Gives a whole new meaning to "a bun in the oven"!

The delicious rolls are made with bread wrapped round chorizo and baked as a ready made snack.

Empanadas with a river view

Dinner one evening was a delicious salad made with mushrooms and bacon and served with a delicious rosé wine.

Messy Mushrooms

Alongside this we tried a variety of local Asturian cheeses.  The most famous is Cabrales, a pungent blue cheese which we really enjoyed.  Our car was a bit stinky when we got home as we bought some back!

Gorgeous stinky cheeses!

We also ate an amazing rice and lobster dish, Asturian Pote (a vegetable stew with pulses), beautiful beef and ribs….but we were obviously hungry or greedy and never got to take photos of these.

A beautiful mediaeval town in Cantabria is Santillana Del Mar, and we found an amazing bar that did a huge selection of Pinxos (like larger sized tapas).

Decisions, decisions....

We managed to work our way through a few of them with no problems. Well…it was raining and we were waiting for the downpour to stop!

I´ll have one of those, ooh...and one of those...ooh and...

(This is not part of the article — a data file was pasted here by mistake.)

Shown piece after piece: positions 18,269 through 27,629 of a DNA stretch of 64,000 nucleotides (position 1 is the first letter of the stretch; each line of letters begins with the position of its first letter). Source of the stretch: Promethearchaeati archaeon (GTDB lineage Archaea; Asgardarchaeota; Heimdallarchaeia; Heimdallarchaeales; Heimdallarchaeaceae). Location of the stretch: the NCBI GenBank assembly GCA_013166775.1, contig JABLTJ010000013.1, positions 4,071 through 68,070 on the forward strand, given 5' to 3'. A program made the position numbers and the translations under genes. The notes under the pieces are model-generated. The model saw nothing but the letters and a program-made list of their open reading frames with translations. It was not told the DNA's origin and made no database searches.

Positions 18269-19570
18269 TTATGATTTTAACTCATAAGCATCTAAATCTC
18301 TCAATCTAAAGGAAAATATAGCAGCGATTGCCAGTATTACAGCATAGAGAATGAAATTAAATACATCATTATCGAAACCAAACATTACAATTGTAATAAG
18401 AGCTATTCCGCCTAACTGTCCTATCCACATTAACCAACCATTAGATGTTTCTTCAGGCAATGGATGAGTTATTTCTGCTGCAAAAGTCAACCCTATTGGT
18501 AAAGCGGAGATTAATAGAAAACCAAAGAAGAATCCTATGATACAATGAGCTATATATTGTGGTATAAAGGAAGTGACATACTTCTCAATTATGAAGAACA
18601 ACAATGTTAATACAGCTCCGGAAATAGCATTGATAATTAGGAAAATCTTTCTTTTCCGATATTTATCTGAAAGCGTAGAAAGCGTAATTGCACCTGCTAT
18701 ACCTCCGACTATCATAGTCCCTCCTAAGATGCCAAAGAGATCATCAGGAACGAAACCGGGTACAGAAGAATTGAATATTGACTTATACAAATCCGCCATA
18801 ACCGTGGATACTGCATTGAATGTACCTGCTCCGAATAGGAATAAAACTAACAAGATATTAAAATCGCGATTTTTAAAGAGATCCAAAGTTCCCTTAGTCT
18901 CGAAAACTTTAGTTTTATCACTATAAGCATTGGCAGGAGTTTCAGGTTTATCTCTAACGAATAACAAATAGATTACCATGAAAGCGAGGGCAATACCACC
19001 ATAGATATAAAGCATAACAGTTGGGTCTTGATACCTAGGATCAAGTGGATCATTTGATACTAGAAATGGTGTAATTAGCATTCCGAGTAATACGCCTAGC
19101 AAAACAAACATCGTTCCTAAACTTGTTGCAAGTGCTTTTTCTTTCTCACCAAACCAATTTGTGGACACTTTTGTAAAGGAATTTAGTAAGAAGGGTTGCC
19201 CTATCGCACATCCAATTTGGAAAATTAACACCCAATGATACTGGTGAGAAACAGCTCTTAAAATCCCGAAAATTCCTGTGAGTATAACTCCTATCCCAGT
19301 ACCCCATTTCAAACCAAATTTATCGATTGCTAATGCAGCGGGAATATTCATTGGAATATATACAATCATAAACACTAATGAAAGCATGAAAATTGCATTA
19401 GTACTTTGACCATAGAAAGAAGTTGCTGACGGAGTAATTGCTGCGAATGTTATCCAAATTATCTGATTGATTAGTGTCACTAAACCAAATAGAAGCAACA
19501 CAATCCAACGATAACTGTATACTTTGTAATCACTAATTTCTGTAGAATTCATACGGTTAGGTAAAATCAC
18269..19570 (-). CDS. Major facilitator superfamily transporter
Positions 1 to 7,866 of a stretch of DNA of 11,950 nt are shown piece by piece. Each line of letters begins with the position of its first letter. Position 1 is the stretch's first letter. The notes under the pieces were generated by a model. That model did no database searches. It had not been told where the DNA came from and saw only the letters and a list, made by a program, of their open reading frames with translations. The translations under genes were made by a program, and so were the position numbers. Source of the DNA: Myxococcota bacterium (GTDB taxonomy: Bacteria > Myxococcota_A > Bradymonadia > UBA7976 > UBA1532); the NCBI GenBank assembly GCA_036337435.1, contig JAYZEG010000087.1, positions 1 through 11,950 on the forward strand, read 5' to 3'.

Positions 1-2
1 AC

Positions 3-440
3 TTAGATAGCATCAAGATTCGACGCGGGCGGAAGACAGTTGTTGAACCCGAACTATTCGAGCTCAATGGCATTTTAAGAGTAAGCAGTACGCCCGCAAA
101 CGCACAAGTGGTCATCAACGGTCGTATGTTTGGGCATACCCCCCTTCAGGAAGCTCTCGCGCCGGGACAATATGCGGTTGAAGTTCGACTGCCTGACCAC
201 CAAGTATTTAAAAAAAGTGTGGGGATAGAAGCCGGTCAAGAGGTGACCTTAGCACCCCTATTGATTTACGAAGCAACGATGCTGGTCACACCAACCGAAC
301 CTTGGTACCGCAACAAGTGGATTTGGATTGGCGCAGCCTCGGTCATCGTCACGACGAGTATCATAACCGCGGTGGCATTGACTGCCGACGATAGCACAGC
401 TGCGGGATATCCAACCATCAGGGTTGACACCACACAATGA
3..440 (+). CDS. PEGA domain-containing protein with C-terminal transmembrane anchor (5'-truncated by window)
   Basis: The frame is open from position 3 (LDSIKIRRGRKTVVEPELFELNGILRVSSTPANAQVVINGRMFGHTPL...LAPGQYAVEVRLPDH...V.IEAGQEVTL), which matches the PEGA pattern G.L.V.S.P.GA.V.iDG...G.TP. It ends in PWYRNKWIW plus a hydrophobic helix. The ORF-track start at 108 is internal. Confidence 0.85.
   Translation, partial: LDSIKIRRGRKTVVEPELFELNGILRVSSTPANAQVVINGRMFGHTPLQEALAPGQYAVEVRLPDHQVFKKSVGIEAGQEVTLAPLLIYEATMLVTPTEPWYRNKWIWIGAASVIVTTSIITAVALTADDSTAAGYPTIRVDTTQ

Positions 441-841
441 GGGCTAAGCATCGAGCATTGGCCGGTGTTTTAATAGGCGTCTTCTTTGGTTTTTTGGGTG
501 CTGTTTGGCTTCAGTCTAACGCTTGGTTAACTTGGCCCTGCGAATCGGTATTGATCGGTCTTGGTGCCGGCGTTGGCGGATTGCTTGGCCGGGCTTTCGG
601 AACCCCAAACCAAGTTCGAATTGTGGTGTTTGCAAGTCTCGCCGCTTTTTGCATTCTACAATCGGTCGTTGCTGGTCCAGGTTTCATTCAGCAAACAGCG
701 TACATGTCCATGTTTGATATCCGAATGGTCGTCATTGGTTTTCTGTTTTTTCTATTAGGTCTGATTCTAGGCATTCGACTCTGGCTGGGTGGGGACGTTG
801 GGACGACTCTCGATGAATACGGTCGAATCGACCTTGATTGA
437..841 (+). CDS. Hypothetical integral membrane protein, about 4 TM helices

Our final night in Ribadesella we ate a wonderful Hake and Prawn casserole – but only remembered to snap it as we had almost finished.

Sorry...but we were hungry after a busy day of sightseeing

Near Leon we ate another incredible bean dish.  This one was made with what they called “Cinnamon Beans” (because of their beautiful colour) and was cooked with smoked pancetta.

Cinnamon coloured beans...so tasty

And finally, our last night in a very lively Salamanca was spent wandering around the city by night looking at the beautiful buildings and enjoying a variety of tapas.  These were Callos (tripe with chick peas) and Albóndigas (pork and jamon meatballs).

Tapeando en Salamanca por la noche - Nightime Tapas in Salamanca

So, it´s back to reality for us, but with happy memories, full stomachs and lots of ideas for new recipes in the months to come.  Hope you enjoyed sharing a little of our holiday with us.  Of course, it wasn´t all eating and drinking….next time I´ll show you some of the beautiful sights.  ¡Hasta luego for now!